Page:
A particle is characterized by a definite momentum plus possible other quantum numbers. Thus, one particle states are by definition states with a definite eigenvalues of the momentum operator, they can have further quantum numbers. These states should exist even in an interactiong field theory, describing a single particle away from any interaction. In a local quantum field theory, these states are associated with local field operators: $$| p, \sigma \rangle = \int e^{ipx} \psi_{\sigma}^{\dagger}(x) |0\rangle d^4x$$ Where $\psi$ is the field corresponding to the particle and $\sigma$ describes the set of other quantum numbers additional to the momentum. A symmetry generator $Q$ being the integral of a charge density according to the Noether's theorem $$Q = \int j_0(x') d^3x'$$ should generate a local field when it acts on a local field: $[Q, \psi_1(x)] = \psi_2(x)$ (In the case of internal symmetries $\psi_2$ depends linearly on the components of $\psi_1(x)$, in the case of space time symmetries it depends on the derivatives of the components of $\psi_1(x)$)

Thus in general:

$$[Q, \psi_{\sigma}(x)] = \sum_{\sigma'} C_{\sigma\sigma'}(i\nabla)\psi_{\sigma'}(x)])$$

Where the dependence of the coefficients $C_{\sigma\sigma'}$ on the momentum operator $\nabla$ is due to the possibility that $Q$ contains a space-time symmetry. Thus for an operator $Q$ satisfying $Q|0\rangle = 0$, we have $$Q | p, \sigma \rangle = \int e^{ipx} Q \psi_{\sigma}^{\dagger}(x) |0\rangle d^4x = \int e^{ipx} [Q , \psi_{\sigma}^{\dagger}(x)] |0\rangle d^4x = \int e^{ipx} \sum_{\sigma'} C_{\sigma\sigma'}(i\nabla)\psi_{\sigma'}(x) |0\rangle d^4x = \sum_{\sigma'} C_{\sigma\sigma'}(p) \int e^{ipx} \psi_{\sigma'}^{\dagger}(x) |0\rangle d^4x = \sum_{\sigma'} C_{\sigma\sigma'}(p) | p, \sigma' \rangle$$ Thus the action of the operator $Q$ is a representation in the one particle states. The fact that $Q$ commutes with the Hamiltonian is responsible for the energy degeneracy of its action, i.e., the states $| p, \sigma \rangle$ and $Q| p, \sigma \rangle$ have the same energy.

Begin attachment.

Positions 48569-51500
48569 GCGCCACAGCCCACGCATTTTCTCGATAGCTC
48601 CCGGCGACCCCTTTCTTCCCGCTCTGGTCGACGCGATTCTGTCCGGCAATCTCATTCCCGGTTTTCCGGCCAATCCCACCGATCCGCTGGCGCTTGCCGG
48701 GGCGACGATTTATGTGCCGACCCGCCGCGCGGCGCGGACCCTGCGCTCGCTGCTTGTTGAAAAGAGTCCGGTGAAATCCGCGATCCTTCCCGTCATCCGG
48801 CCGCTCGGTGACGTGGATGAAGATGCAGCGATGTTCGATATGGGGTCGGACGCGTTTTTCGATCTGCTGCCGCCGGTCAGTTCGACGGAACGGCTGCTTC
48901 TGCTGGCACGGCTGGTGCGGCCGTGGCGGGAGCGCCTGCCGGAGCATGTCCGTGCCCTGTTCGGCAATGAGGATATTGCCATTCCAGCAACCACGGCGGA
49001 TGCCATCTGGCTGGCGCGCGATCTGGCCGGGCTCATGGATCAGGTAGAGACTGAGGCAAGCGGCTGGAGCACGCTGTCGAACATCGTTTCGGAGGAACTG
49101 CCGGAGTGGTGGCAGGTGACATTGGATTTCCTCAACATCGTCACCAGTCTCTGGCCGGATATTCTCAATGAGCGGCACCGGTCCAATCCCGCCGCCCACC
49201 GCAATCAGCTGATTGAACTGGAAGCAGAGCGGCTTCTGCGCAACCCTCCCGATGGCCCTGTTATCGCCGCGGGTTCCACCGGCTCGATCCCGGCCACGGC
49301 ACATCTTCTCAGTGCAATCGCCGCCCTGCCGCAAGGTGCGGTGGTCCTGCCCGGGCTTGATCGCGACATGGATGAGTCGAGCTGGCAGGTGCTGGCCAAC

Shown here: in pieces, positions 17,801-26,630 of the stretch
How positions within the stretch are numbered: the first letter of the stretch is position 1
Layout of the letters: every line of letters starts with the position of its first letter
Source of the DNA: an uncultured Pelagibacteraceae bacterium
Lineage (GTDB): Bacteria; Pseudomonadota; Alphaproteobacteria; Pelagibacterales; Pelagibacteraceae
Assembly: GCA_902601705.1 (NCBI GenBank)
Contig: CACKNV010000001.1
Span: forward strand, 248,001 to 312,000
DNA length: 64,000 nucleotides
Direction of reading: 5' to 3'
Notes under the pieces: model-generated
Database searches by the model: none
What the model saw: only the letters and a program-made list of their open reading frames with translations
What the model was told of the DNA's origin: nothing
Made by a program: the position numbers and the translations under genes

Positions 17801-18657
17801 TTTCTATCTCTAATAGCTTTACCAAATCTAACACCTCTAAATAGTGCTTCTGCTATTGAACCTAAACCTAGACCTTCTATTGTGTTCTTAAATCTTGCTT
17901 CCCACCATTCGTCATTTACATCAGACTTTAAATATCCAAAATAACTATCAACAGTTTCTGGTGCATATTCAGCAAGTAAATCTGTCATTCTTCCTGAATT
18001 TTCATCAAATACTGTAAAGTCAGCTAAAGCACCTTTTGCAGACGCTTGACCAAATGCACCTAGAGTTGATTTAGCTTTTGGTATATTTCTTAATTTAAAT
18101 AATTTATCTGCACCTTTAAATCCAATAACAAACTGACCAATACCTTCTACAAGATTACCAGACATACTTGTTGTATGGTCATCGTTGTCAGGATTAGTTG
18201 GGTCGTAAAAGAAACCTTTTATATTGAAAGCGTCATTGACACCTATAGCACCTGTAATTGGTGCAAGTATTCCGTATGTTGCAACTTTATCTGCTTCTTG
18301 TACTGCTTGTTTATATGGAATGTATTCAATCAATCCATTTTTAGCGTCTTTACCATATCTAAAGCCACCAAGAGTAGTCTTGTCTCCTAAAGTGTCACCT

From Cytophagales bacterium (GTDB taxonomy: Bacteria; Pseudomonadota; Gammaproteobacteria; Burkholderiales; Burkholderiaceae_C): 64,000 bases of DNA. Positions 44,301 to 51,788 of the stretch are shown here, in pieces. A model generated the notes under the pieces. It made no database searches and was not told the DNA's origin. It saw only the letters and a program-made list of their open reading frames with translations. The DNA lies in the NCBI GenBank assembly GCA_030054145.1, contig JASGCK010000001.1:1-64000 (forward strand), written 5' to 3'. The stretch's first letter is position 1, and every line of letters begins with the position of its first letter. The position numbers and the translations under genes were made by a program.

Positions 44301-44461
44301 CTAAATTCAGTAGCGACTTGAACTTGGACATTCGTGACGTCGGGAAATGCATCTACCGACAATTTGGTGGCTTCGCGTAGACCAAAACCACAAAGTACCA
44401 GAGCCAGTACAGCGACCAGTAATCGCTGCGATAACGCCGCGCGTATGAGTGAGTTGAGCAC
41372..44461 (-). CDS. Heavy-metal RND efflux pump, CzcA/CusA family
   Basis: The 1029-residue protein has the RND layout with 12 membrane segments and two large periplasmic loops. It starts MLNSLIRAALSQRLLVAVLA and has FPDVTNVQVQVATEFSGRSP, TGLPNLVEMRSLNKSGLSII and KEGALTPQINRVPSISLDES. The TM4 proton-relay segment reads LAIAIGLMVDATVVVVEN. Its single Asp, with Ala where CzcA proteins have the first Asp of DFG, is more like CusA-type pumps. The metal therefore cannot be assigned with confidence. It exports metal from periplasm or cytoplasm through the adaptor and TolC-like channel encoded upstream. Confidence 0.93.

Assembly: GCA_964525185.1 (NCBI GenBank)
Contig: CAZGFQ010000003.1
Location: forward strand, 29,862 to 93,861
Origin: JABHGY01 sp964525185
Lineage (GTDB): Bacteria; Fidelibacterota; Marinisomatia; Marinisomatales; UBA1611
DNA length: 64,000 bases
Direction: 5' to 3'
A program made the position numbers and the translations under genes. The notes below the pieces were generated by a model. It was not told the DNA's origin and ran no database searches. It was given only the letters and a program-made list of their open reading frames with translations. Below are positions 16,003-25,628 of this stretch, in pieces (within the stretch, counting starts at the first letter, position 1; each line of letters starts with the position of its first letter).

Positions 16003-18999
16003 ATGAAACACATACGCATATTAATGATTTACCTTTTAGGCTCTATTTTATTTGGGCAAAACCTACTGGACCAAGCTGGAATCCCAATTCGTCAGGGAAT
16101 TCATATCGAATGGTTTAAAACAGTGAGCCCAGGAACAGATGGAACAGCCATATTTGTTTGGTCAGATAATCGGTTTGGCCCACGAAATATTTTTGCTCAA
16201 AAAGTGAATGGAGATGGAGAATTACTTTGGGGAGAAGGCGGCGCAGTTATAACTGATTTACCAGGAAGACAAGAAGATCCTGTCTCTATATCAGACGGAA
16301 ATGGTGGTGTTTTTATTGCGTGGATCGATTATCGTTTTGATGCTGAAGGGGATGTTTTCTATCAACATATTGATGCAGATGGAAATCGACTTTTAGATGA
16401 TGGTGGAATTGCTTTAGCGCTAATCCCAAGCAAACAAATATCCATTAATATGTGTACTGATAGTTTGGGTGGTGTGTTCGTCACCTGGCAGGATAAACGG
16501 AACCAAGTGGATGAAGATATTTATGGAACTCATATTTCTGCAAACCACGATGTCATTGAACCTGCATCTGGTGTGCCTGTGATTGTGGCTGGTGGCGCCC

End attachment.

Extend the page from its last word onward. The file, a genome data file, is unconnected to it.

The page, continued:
This post imported from StackExchange Physics at 2015-06-16 14:50 (UTC), posted by SE-user David Bar Moshe
answered May 14, 2015 by (4,355 points)
1) Why does $[Q,\psi]$ have to produce a strictly local field? I guess that the symmetry of the Hamiltonian may lead to the requirement that it does but I do not see it. 2) Do indeed the statements hold in interacting field theory? Could you maybe point to a reference where it is shown that the fullblown self-interacting one-particle states also furnish a representation of the symmetry?

This post imported from StackExchange Physics at 2015-06-16 14:51 (UTC), posted by SE-user Void